As shown in the table, augmentation height was significantly lower when either Ionogran® or collagen bone matrix was used as the matrix. The optimal combination of a desirable augmentation height and optimal density for cosmetic purposes was observed only in cases in which a hydroxyapatite matrix was used.
 A rat subcutaneous model was used to evaluate the clinical effectiveness of osteogenic protein/hydroxyapatite composite devices containing an optimal ratio of osteogenic protein to hydroxyapatite. A preferred osteogenic protein for use in methods of the invention is the osteogenic protein, OP-1. However, any osteogenic protein may be used in the manner taught herein.
 Hydroxyapatite-based matrix formulations may take numerous forms. For example, they may be liquid solutions (e.g. 5% lactose, 20 mM acetate/5% mannitol, pH 4.5), liquid gels (e.g. 5% CMC, 1% alginate), or putty pastes (e.g. CMC powder, gelatin powder). Porous hydroxyapatite blocks (discs) are preferred. Also preferred is a putty device comprising collagen matrix powders with Osteonics granules (0.6 g CMC: 1.0 g HA). Bone formation was inhibited at low doses (<5 μg), and was equivalent to controls at larger doses (>10 μg). Also preferred are synthetic devices comprising 50% HA and 50% tricalcium phosphate.
 A preferred OP-1 hydroxyapatite (HA) device was prepared by dry mixing OP-1 in a bone collagen device and HA in a ratio of 1:600 (OP-1/HA). The desired ratio of OP-1 to HA was achieved by mixing 2.5 mg OP-1 per gram of matrix, and then adding HA in a ratio of 60:40 (weight per weight) with respect to the matrix. The matrix was a bovine bone matrix, essentially as disclosed in U.S. Pat. No. 5,354,557, incorporated by reference herein. The OP-1 was formulated essentially as disclosed in U.S. Pat. No. 5,324,819, incorporated by reference herein.
 Bilateral Subcutaneous pockets were created in the thorax of rats according to the protocol described in, incorporated by reference herein. A 25 mg aliquot comprising 10 mg of the OP-1 device (25 μg OP-1) was placed into each subcutaneous pocket. The rats were then sacrificed on day 3, 7, 12, 21, or 35. Implants were removed after sacrifice and fixed and demineralized in Boin's solution. The samples were then embedded in paraffin, sectioned and stained with Toluidine Blue.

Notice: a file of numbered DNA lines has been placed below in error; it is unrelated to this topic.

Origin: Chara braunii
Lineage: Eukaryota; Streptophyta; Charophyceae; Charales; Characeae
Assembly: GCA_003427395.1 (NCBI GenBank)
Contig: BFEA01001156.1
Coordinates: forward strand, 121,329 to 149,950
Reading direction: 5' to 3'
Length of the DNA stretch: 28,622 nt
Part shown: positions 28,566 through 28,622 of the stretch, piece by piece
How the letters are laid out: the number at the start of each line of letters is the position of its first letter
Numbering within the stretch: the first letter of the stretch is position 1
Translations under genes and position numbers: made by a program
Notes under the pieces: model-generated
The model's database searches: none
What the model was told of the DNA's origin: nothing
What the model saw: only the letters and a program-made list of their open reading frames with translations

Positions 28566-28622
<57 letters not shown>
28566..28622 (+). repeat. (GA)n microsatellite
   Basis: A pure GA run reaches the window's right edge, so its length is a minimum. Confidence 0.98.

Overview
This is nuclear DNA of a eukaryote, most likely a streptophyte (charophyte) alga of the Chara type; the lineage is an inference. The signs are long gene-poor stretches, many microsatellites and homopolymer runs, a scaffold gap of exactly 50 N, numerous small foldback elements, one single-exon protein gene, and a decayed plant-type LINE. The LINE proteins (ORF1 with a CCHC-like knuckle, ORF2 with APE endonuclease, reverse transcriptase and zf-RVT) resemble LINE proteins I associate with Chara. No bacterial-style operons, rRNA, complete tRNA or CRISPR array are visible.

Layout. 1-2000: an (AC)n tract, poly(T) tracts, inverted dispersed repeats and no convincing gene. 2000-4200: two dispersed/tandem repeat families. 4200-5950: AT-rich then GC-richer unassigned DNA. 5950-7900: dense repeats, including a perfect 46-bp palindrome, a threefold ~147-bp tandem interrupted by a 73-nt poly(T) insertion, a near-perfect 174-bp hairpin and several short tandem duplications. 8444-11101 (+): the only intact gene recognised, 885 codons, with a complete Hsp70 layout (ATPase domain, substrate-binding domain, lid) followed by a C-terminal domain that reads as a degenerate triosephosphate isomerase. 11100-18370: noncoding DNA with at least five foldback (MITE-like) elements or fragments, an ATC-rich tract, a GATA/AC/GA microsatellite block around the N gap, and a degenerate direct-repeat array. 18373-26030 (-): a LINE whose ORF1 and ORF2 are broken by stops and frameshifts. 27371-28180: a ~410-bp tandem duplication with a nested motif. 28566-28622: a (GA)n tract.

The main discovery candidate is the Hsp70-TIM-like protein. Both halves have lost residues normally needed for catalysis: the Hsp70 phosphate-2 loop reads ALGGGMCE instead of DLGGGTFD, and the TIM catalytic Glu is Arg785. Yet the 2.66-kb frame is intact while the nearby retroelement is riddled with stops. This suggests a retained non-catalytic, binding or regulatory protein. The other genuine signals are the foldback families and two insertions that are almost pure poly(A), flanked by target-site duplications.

About 90% of the OP-1/HA composite device comprising an optimal ratio (1:600) of OP-1 to HAC remained at day 7, with significant osteoconversion only on the periphery of the defect site. The time course for HA/OP-1 composite implants revealed a subsequent gradual conversion of the implant to endochondrial bone. Bone growth increased substantially by day 12 (50% of composite remaining) and day 21(20% of composite remaining). There is no residual HA at day 35 post-implantation, and new bone growth is uniform in the defect site, with no evidence of annulus formation or the formation of any other non-uniform growth patterns.
 When the OP-1 device was implanted without HA, the matrix disappeared at about day 21 and good bone and marrow were observed, but there was evidence of annulus formation at the periphery of the ingrowth. HA disks coated with OP-1 produced no new bone growth after 12 days post-implantation.
 The foregoing results demonstrate that HA/OP-1 composite devices incorporating an optimal ratio of osteogenic protein to hydroxyapatite produce uniform ingrowth of new bone, while ensuring complete resorption of HA.
 A. Comparison of HA Materials
 Two hydroxyapatite ceramic materials obtained from were evaluated as vehicles for delivery of an HA-OP-1 device for bone repair. Both materials were made from the same hydroxyapatite starting material, but one was sintered at 850 degrees Celsius and the other at 800 degrees Celsius. Both materials were in particle form with diameters ranging from about 212 μm to about 425 μm. Each of the hydroxyapatite materials was combined with varying amounts of OP-1 and the composites were evaluated for their ability to stimulate bone formation in rat subcutaneous sites. In general, about 60 mg of these hydroxyapatite occupies the same volume as about 25 mg of collagen.
 Subcutaneous implants were made in rats as described above. Generally, bone formed into the implants with 10 μg of OP-1 per 60 mg HA.
 The rate of release of OP-1 from collagen and hydroxyapatite into serum was next compared. About 62.5 μg of OP-1 was formulated with 25 mg of collagen or 60 mg of hydroxyapatite in 47.5% ethanol and 0.1% triflouroacetic acid. After lyophilization, the devices were transferred to clean tubes and incubated with 1 ml of serum at 37 degrees Celsius. The serum was removed at the designated time points and replaced with fresh serum. Serum OP-1 levels were quantified by ELISA. It was determined that OP-1 release was similar from both the collagen and hydroxyapatite materials.
 B. Effect of Co-Lyophilization of Op-1 and HA
 Studies were done to assess the efficacy of implants comprising hydroxyapatite which had been co-lyophilized with OP-1 compared to a non-lyophilized formulation comprising hydroxyapatite particles mixed in an OP-1 solution comprising, in addition to OP-1, 20 mM acetate, pH 4.5, and 5% mannitol.
 It was determined that either of the above formulations support adequate bone growth when 5 μg OP-1 was combined in 60 mg hydroxyapatite.
 Next, the compatibility of OP-1 and hydroxyapatite particles sterilized by gamma radiation and the stability of an OP-1/HA composite sterilized by gamma radiation were evaluated.